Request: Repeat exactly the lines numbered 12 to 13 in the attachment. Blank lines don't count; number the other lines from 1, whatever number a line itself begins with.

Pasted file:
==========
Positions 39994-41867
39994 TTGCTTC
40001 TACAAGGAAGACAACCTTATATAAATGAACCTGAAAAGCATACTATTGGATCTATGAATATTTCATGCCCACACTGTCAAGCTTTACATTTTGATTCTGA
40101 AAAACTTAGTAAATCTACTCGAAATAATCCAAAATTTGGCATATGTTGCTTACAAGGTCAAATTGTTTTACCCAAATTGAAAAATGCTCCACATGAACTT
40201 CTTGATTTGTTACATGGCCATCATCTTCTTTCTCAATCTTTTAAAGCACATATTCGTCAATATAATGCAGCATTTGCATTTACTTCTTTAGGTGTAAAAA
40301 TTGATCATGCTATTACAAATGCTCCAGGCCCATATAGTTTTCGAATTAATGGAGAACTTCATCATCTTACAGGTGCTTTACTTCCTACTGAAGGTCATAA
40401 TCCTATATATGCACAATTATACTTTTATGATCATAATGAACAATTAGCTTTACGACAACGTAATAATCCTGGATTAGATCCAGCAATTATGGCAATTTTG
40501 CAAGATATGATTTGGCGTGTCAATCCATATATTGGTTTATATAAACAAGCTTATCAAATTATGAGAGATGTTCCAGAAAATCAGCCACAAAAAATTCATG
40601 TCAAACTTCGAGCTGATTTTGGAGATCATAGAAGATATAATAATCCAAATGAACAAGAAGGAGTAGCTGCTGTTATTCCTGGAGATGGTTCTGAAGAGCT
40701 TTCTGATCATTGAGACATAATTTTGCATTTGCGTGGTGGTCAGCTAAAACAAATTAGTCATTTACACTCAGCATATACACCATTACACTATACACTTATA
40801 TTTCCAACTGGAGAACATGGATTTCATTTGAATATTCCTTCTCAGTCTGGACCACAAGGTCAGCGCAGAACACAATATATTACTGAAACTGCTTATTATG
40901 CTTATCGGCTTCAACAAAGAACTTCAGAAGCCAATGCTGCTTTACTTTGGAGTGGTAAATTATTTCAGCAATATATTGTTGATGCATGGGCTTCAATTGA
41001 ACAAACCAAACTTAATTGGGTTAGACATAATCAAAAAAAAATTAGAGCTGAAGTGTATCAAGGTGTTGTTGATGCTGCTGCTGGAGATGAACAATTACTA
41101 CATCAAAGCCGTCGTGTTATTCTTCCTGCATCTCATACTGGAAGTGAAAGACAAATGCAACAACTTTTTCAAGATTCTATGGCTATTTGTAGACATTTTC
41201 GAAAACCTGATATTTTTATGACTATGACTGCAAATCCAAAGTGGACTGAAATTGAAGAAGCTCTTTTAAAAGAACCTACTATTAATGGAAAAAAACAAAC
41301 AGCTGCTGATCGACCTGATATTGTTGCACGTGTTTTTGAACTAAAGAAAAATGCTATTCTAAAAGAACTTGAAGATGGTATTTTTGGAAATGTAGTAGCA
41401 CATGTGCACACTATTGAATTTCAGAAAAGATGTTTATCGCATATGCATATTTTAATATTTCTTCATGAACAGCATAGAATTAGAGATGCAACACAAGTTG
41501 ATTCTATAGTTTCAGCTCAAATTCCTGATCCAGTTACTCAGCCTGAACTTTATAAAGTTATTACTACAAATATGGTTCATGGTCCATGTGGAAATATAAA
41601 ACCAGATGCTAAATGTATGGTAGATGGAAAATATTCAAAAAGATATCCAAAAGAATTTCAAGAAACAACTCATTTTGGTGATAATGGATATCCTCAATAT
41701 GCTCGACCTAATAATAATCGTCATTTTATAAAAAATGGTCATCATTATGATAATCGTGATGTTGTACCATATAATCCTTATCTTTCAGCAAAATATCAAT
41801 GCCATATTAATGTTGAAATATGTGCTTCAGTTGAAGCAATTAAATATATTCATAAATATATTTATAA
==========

40901 CTTATCGGCTTCAACAAAGAACTTCAGAAGCCAATGCTGCTTTACTTTGGAGTGGTAAATTATTTCAGCAATATATTGTTGATGCATGGGCTTCAATTGA
41001 ACAAACCAAACTTAATTGGGTTAGACATAATCAAAAAAAAATTAGAGCTGAAGTGTATCAAGGTGTTGTTGATGCTGCTGCTGGAGATGAACAATTACTA